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I quite enjoyed this book but at the end of the day, it didn't grip me (for a short book it took me almost two weeks to finish reading it) and felt a bit too fragmented.

There were definitely some interesting parts, but all in all it lacked a certain something to tie it together.

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Thanks to the publishers and NetGalley for the opportunity to review a digital ARC in exchange for an unbiased review..

Overall a very good read, and the chapter names were entertaining as well. “None of Us Is Proust”. “Life Is Hell, But at Least There Are Prizes”. “The Examination Dream”.

It was a good look at why we feel like failures from time to time and how to make adjustment to our ways of thinking. In this day and age of many feeling the Imposter Syndrome, this is a very good read.

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Both a ramble through and a rant about the concept of whether we have the right to fail -and be okay with it. At times, exhausting to read (the section on the Chinese history and current state of exams makes me gasp for mental water) but at the same time - a salve.

Why can't I enjoy the work I've done regardless of whether it succeeds or fails? Do I need the endless upper climb of capitalism? Or can I dip into it as I see fit?

Will I reject a society that wants to turn me into an economic resource, and search for meaningful work instead?

Why must I march to a drum that actually - like a drum - just produces an empty useless sound? I only have one life.

The book's value to me is its raising awareness of our own cultural air, and how much of it you choose to breathe. As the saying goes "It wasn't the fish who realised he lived in water."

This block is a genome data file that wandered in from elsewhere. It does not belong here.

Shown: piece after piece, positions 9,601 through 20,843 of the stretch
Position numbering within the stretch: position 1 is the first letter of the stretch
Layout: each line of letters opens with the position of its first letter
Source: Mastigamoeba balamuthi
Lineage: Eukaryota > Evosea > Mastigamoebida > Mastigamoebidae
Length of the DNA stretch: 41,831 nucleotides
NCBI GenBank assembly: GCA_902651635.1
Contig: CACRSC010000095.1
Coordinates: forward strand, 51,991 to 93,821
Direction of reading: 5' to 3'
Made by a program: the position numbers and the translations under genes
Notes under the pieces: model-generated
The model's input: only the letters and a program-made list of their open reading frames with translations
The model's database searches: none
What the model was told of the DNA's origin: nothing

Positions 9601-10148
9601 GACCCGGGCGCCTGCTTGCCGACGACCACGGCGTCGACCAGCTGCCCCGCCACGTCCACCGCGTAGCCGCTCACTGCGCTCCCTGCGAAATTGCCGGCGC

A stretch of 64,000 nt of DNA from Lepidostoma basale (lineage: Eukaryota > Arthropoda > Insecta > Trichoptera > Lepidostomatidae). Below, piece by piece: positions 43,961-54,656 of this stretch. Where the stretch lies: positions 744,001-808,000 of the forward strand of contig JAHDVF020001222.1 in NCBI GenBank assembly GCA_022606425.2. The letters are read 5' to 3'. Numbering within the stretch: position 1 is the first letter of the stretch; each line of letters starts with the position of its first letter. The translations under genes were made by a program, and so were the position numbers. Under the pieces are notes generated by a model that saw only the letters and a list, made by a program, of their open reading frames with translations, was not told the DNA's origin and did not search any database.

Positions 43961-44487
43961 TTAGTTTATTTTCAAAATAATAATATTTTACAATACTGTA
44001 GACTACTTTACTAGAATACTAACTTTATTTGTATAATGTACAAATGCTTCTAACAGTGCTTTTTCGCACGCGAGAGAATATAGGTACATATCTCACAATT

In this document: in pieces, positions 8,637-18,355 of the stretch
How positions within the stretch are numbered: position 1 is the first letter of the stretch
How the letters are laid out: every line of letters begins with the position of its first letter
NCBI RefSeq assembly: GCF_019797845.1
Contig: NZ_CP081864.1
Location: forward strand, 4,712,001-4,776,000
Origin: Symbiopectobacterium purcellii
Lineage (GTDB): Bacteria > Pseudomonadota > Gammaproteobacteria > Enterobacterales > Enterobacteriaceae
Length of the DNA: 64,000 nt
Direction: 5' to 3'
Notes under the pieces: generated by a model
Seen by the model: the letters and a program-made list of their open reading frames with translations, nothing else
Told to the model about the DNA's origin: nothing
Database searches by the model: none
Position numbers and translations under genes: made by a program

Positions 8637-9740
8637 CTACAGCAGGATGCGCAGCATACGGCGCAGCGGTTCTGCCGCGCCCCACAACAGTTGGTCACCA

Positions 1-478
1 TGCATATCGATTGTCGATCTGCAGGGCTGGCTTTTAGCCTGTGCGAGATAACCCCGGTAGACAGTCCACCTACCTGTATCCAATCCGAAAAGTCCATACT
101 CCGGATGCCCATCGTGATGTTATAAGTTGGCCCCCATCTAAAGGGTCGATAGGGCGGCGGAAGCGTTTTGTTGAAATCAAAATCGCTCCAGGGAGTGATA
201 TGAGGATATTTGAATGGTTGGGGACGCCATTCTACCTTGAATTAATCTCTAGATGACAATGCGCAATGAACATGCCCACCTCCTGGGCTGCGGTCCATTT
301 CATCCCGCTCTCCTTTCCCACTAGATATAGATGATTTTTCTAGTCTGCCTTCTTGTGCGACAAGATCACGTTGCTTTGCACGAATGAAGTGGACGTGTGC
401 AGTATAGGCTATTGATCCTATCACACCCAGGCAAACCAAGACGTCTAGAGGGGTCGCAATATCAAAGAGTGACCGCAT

This fish is grateful for this book dropped into the water. Recommended.

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This is a great book that is really a reminder of the importance of resilience in our career management and endeavours we undertake. Too often people don't give something a go because they're worried about failure. This book is inspiring in its temptation to give it a go. Thanks to NetGalley for a copy of this book in exchange for an honest review.

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Fact: we’re not failures. I loved Joe Moran’s ‘If You Should Fail’ on first reading in hardback so am delighted to see it out now in paperback this week. Recommended 🤩👍
I can't recommend this book enough! 'If You Should Fail' by Joe Moran, Professor of English at Liverpool John Moores University. Subtitled 'A Book of Solace' he manages to cut through the mach culture of 'win at all costs' to show true value in wherever we find ourselves to be comfortable and satisfied.

Early on he sees "how flimsy is the carapace of competence that makes us feel like paid-up members of the human race" on seeing a young man sleeping rough in a doorway across from his university office. And how true are those words now on our current situation.

It's one of those books that for me has an underlined insight on nearly every page. His is the first place I have read how evolution "settles for the good enough" and "in an ecosystem, what matters is not individual success or failure but maintaining the delicate organic whole."

Moran reminds us that the notion of a career didn't develop until early 20th century; as our identities came to rest heavily on the work we did "anyone who had not turned their life into a career trajectory was now in danger of being seen as less of a citizen, a partial person - a failure."

How grounding is it to read " Nature's gift is for survival. With our human talent for dissatisfaction, we forget what an accomplishment that is."